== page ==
Meet Maria Gomes Valentim. At 114 years and 313 days, she's the oldest living person, according to Guinness World Records.
The oldest living title is often won through attrition, but the Brazilian great-great-grandmother dethroned Besse Cooper from Monroe, Ga., after researchers determined Valentin was born 48 days before Cooper in 1896.
"To receive a claim from a woman born during the reign of Queen Victoria –- before the Ford Motor Company was formed, or before even George and Ira Gershwin, were born -– is remarkable in itself," said Guinness World Records editor-in-chief Craig Glenday in a statement. "But for that woman to be Brazilian makes it extra special. Never has a successful claim for longevity emerged from Brazil...until now.”
Valentin hails from Carangola, Brazil, a mountain town several hours north of Rio de Janeiro. The supercentenarian and her family proved her age to Guinness researchers by providing them with her birth certificate, marriage license and a current photo ID.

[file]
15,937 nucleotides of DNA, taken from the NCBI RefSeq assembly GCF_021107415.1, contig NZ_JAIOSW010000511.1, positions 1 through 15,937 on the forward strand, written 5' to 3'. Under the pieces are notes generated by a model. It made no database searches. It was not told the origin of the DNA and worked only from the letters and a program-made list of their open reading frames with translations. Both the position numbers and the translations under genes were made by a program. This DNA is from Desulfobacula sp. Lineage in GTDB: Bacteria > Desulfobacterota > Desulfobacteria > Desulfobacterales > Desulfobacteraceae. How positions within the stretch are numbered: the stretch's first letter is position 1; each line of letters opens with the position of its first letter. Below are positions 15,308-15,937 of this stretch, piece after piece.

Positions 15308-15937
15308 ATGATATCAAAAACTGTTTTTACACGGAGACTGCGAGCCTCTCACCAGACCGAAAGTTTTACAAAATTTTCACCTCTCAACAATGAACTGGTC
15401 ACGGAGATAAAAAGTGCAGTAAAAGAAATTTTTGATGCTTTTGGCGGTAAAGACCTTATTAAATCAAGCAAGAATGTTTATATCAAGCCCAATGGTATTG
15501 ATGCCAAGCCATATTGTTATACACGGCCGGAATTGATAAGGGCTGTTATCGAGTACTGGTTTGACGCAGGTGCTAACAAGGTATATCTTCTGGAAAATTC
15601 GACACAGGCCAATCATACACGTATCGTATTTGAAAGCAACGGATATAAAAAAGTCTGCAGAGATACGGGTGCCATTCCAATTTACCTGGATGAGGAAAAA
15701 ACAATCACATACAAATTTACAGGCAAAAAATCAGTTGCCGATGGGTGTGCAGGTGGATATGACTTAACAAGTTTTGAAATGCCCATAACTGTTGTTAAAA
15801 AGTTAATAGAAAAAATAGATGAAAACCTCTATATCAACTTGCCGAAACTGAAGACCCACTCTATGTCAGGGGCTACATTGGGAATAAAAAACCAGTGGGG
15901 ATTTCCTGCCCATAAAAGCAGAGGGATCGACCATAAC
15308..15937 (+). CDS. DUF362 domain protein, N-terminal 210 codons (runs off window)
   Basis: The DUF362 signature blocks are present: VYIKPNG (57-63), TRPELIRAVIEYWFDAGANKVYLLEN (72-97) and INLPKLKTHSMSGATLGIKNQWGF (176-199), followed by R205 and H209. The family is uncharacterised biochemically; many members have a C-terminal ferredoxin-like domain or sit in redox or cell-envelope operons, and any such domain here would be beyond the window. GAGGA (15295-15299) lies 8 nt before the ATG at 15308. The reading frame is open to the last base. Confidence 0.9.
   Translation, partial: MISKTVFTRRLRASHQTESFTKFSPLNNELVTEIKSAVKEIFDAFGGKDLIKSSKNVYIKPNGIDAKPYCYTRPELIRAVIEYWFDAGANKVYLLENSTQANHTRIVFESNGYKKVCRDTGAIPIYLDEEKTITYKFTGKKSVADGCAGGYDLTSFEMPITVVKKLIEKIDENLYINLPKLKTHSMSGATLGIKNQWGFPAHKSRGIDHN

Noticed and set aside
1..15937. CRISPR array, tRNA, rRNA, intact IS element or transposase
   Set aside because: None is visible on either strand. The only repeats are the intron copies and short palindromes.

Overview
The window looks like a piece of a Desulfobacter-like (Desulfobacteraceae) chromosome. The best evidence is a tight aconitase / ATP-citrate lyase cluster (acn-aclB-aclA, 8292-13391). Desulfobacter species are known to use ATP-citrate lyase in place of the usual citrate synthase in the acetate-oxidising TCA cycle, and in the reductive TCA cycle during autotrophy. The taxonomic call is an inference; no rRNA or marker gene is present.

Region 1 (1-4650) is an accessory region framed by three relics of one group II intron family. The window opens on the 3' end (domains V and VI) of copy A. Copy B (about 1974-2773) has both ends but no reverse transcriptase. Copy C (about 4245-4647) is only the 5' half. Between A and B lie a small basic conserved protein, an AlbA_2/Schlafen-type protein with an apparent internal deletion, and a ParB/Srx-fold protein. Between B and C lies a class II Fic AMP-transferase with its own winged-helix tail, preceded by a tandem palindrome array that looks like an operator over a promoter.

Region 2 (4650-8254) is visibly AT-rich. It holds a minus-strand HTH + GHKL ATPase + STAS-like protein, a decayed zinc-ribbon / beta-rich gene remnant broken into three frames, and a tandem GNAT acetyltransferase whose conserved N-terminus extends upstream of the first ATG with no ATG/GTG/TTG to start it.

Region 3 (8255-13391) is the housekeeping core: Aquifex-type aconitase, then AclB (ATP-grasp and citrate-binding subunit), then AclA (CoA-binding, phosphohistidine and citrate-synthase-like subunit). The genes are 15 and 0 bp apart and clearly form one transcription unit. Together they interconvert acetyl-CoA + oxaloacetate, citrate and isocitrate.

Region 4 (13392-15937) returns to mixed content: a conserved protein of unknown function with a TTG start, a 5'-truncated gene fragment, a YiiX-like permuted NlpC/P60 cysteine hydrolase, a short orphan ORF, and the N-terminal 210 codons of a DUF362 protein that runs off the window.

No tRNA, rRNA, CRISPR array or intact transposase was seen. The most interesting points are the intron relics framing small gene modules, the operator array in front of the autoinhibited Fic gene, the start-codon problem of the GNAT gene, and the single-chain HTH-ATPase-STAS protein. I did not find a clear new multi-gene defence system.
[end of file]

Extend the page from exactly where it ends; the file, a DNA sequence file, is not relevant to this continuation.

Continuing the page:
Valentin and her husband, who died in 1946, had one son. She has four grandchildren, seven great-grandchildren and five great-great-grandchildren.
Stephen Coles, a biochemistry professor at UCLA who studies old age and is an official at the Gerontology Research Group, told AOL Weird News that Brazil has been one of the toughest countries to validate ages of people claiming to live well beyond 110 years.
"We heard about Maria for a while in the Brazilian media, but the problem with the Brazilian media is they're not very reliable," he said. "They're seduced very easily by claims that people are 120 or 130 years old."
Coles, who works with Guinness on verifying claims of old age, said it took two to three months to come to a conclusion on Valentin, partially because she lives in a remote area.
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